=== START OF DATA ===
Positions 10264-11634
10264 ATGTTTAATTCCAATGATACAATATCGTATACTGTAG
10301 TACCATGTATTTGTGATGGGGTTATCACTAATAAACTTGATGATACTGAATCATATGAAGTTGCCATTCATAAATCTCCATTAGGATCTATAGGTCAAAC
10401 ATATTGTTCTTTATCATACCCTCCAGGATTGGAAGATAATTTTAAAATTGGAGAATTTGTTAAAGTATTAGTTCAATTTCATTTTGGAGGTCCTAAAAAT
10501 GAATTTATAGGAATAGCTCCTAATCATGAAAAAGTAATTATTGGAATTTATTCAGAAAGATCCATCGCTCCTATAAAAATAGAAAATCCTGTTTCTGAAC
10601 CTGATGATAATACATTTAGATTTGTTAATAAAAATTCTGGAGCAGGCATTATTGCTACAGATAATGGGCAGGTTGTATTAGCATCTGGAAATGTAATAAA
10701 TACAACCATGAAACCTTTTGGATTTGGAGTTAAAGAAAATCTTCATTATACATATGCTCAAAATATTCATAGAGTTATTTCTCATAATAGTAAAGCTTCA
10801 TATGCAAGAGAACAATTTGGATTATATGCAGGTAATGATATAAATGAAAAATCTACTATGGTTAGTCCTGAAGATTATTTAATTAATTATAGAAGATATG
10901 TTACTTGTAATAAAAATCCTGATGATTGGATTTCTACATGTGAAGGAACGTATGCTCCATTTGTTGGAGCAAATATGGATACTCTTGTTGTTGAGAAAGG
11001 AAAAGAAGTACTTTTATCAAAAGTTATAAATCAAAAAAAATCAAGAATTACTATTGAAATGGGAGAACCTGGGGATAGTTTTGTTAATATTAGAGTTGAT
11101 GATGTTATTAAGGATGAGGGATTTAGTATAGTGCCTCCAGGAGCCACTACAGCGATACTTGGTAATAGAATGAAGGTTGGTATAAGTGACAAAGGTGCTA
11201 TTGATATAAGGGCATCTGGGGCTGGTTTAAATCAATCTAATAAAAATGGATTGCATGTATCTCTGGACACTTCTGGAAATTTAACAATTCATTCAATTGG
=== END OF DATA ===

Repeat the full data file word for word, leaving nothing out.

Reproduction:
Positions 10264-11634
10264 ATGTTTAATTCCAATGATACAATATCGTATACTGTAG
10301 TACCATGTATTTGTGATGGGGTTATCACTAATAAACTTGATGATACTGAATCATATGAAGTTGCCATTCATAAATCTCCATTAGGATCTATAGGTCAAAC
10401 ATATTGTTCTTTATCATACCCTCCAGGATTGGAAGATAATTTTAAAATTGGAGAATTTGTTAAAGTATTAGTTCAATTTCATTTTGGAGGTCCTAAAAAT
10501 GAATTTATAGGAATAGCTCCTAATCATGAAAAAGTAATTATTGGAATTTATTCAGAAAGATCCATCGCTCCTATAAAAATAGAAAATCCTGTTTCTGAAC
10601 CTGATGATAATACATTTAGATTTGTTAATAAAAATTCTGGAGCAGGCATTATTGCTACAGATAATGGGCAGGTTGTATTAGCATCTGGAAATGTAATAAA
10701 TACAACCATGAAACCTTTTGGATTTGGAGTTAAAGAAAATCTTCATTATACATATGCTCAAAATATTCATAGAGTTATTTCTCATAATAGTAAAGCTTCA
10801 TATGCAAGAGAACAATTTGGATTATATGCAGGTAATGATATAAATGAAAAATCTACTATGGTTAGTCCTGAAGATTATTTAATTAATTATAGAAGATATG
10901 TTACTTGTAATAAAAATCCTGATGATTGGATTTCTACATGTGAAGGAACGTATGCTCCATTTGTTGGAGCAAATATGGATACTCTTGTTGTTGAGAAAGG
11001 AAAAGAAGTACTTTTATCAAAAGTTATAAATCAAAAAAAATCAAGAATTACTATTGAAATGGGAGAACCTGGGGATAGTTTTGTTAATATTAGAGTTGAT
11101 GATGTTATTAAGGATGAGGGATTTAGTATAGTGCCTCCAGGAGCCACTACAGCGATACTTGGTAATAGAATGAAGGTTGGTATAAGTGACAAAGGTGCTA
11201 TTGATATAAGGGCATCTGGGGCTGGTTTAAATCAATCTAATAAAAATGGATTGCATGTATCTCTGGACACTTCTGGAAATTTAACAATTCATTCAATTGG